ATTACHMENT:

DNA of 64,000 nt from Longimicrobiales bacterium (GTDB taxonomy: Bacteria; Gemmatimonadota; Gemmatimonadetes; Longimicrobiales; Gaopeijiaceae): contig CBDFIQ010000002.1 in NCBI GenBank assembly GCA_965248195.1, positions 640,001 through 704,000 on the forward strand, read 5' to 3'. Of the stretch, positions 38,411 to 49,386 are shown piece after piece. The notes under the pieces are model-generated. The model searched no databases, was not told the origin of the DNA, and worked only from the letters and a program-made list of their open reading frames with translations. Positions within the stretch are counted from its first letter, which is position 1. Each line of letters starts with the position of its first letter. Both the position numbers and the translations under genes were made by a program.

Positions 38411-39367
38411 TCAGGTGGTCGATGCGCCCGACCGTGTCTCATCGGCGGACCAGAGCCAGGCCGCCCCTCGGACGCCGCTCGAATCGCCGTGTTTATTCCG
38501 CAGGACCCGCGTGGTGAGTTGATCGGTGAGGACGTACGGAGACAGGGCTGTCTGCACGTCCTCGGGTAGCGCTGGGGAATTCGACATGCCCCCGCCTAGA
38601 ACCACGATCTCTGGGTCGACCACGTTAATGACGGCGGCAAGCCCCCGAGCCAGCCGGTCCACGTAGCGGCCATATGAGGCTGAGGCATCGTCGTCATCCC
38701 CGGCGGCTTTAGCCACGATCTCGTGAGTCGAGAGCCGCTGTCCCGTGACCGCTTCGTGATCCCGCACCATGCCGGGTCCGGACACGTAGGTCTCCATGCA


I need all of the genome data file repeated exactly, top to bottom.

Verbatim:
DNA of 64,000 nt from Longimicrobiales bacterium (GTDB taxonomy: Bacteria; Gemmatimonadota; Gemmatimonadetes; Longimicrobiales; Gaopeijiaceae): contig CBDFIQ010000002.1 in NCBI GenBank assembly GCA_965248195.1, positions 640,001 through 704,000 on the forward strand, read 5' to 3'. Of the stretch, positions 38,411 to 49,386 are shown piece after piece. The notes under the pieces are model-generated. The model searched no databases, was not told the origin of the DNA, and worked only from the letters and a program-made list of their open reading frames with translations. Positions within the stretch are counted from its first letter, which is position 1. Each line of letters starts with the position of its first letter. Both the position numbers and the translations under genes were made by a program.

Positions 38411-39367
38411 TCAGGTGGTCGATGCGCCCGACCGTGTCTCATCGGCGGACCAGAGCCAGGCCGCCCCTCGGACGCCGCTCGAATCGCCGTGTTTATTCCG
38501 CAGGACCCGCGTGGTGAGTTGATCGGTGAGGACGTACGGAGACAGGGCTGTCTGCACGTCCTCGGGTAGCGCTGGGGAATTCGACATGCCCCCGCCTAGA
38601 ACCACGATCTCTGGGTCGACCACGTTAATGACGGCGGCAAGCCCCCGAGCCAGCCGGTCCACGTAGCGGCCATATGAGGCTGAGGCATCGTCGTCATCCC
38701 CGGCGGCTTTAGCCACGATCTCGTGAGTCGAGAGCCGCTGTCCCGTGACCGCTTCGTGATCCCGCACCATGCCGGGTCCGGACACGTAGGTCTCCATGCA